Ring of fire sounds pretty metal, doesn’t it?
It’s not a mode you play when hanging around with buddies having a few drinks. It’s a pissing contest to see who is the better beer pong player
And believe you me, people will talk trash like there’s no tomorrow if you lose.
But what is ring of fire beer pong?
It’s a show of skill, accuracy, and the ability to actually hold down your booze.
Keep reading for a full breakdown of one of the most breakneck moves in beer pong, and a way to win your match in a small number of moves.
Table of Contents
- 1 Ring Of Fire Beer Pong: The Rules
- 2 Differences Between Ring Of Fire And Regular Beer Pong
- 3 Best Alcohol To Use In Ring Of Fire Beer Pong
- 4 Do They Play Ring Of Fire In Professional Beer Pong?
- 5 Should I Play Beer Pong Circle Of Death?
- 6 Beer Pong Circle Of Death: Final Thoughts
Ring Of Fire Beer Pong: The Rules
Ring of fire is also known as the beer pong circle of death, which tells you a lot. These are the rules you need to know. Arm yourself with this knowledge before you take it to the table.
The Goal Or The Possibility
Sometimes, you specifically play ring of fire beer pong. This is different from having the ring of fire rule included in your rule set.
Ring of fire beer pong specifically focuses on making the ring of fire with no other goal in sight.
Understand the difference, and outline it to your opposing team so they know what they’re signed up for as well. It’s all in the phrasing.
Focus On The Ring
Your goal is to hit the two back corner cups, the end of the pyramid cup, and the center cup to make the ring of fire.
That should be your primary focus, because in some versions of this game mode, you lose if you don’t make a ring.
Six-cup (another type of beer pong) doesn’t work with ring of fire. You have to be able to actually make a ring with the cups, and mathematically, that’s just not possible with six-cup beer pong.
Excluding The Rule
If you go for a ring of fire and make bad shots, that is to say, you hit other cups that aren’t in the ring, you cannot call ring of fire for the rest of the game, regardless of how many rounds you intend to play.
This applies to standard beer pong with a ring of fire rule. It should also be noted that if you hit the other cups, nobody can call ring of fire for the rest of the game.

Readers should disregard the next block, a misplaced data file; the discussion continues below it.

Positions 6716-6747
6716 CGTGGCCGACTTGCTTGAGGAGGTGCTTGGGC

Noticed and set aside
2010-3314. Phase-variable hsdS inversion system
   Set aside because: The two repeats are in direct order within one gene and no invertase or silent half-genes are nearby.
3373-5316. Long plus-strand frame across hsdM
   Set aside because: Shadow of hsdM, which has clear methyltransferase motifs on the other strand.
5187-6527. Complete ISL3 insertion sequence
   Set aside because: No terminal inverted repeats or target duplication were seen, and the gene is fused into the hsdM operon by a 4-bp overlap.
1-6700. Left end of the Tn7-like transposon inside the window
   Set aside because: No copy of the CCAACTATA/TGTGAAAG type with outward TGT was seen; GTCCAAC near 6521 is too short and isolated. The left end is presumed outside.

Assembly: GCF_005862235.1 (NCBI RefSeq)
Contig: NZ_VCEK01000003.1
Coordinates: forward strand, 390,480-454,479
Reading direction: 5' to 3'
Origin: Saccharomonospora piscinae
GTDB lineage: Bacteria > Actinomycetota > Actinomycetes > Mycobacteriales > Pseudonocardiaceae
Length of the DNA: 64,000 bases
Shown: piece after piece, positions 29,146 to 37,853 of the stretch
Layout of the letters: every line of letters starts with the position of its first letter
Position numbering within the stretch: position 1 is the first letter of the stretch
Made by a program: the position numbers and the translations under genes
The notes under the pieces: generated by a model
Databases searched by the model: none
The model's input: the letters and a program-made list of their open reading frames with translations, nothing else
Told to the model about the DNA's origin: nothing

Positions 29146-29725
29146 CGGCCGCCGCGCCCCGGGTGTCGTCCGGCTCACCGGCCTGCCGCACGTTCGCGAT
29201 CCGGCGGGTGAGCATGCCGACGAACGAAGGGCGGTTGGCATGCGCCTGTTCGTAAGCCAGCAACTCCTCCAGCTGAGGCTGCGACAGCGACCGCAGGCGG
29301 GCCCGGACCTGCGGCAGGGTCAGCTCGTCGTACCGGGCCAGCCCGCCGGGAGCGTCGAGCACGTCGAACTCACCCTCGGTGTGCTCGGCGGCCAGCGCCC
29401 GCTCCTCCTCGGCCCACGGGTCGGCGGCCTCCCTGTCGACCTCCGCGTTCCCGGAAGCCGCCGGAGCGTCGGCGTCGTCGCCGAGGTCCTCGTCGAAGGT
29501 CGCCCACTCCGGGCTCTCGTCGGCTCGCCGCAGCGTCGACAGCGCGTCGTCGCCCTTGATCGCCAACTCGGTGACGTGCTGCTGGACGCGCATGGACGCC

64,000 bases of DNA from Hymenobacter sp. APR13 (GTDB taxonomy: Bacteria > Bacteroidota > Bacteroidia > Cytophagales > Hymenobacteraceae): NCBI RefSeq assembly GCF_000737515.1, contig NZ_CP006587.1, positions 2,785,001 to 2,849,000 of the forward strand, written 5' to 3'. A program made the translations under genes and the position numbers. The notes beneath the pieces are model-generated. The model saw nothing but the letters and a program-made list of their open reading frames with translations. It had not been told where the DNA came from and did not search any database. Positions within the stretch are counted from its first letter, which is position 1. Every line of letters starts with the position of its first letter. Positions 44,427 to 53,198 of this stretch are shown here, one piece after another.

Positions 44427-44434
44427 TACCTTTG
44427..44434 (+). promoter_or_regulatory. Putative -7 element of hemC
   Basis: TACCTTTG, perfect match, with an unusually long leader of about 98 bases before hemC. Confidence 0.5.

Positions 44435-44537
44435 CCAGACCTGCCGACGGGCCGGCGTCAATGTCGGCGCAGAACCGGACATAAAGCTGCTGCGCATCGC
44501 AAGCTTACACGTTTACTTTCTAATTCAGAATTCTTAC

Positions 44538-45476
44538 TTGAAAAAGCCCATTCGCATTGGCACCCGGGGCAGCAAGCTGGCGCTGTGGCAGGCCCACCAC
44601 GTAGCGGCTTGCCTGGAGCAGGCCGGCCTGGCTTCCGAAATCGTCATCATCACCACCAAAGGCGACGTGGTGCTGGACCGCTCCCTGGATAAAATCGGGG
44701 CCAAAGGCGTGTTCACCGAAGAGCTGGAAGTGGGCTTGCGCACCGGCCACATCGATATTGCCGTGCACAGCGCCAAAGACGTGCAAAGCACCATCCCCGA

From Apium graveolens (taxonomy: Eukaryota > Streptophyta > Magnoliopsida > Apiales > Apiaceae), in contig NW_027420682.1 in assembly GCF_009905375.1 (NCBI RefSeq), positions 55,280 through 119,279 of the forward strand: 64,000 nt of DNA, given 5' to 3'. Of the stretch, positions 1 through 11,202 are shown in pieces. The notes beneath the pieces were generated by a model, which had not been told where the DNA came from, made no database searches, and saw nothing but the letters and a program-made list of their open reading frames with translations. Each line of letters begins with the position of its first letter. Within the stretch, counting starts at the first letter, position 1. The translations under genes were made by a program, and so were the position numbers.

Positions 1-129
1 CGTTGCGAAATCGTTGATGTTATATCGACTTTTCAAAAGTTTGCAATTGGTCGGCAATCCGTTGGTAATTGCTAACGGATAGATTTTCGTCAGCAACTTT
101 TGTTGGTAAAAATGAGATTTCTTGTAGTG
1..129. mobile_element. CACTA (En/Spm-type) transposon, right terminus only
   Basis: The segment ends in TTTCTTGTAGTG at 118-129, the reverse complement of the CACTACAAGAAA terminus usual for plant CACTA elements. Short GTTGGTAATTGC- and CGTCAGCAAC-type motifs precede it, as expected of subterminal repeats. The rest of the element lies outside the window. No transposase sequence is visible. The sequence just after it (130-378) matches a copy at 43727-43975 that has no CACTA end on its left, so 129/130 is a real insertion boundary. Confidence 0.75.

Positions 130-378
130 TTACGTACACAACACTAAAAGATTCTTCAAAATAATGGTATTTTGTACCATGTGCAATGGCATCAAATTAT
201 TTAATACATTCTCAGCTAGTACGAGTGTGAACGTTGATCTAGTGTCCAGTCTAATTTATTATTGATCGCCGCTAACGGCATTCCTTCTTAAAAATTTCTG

Differences Between Ring Of Fire And Regular Beer Pong
When you call ring of fire, the main difference is that it becomes the focus of the game.
Everyone is going to try and knock out the corners and center cup, and call ring of fire to wipe the floor with you.
In fact, some people specifically play ring of fire beer pong with the made-up rule in place that anything other than the two corners, one front, and one center cup will disqualify you.
They want to play for a ring of fire finisher, and nothing else. We do not recommended going along with this.
The main difference here is that when you win a game of ring of fire, you’re going to make the opposing team each drink three of those cups fairly close together.
That’s a quick way to win and get the opposition completely plastered, if you play enough games in a row, that is.
Competitiveness Over Fun
Nobody is calling the ring of fire rule because they’re quirky and just want to have a good time.
You call this rule at the start because you’re a hardcore beer pong player, and you want to put the pedal to the metal.
There are rules for serious beer pong players, and then the basic rules that only apply to casual players.
Somewhere in the middle, you might find someone who wants to show off without really knowing what they’re doing, and that’s when they’ll include ring of fire in the rule set.
This just gives you an opportunity to wipe the floor with them. In my personal experience, I haven’t seen anyone call ring of fire, unless they were fairy try-hard at the game from the start.
Casual, party beer pong tends to be played simply to sink the balls in the cups with the most basic subset of rules imaginable.
Best Alcohol To Use In Ring Of Fire Beer Pong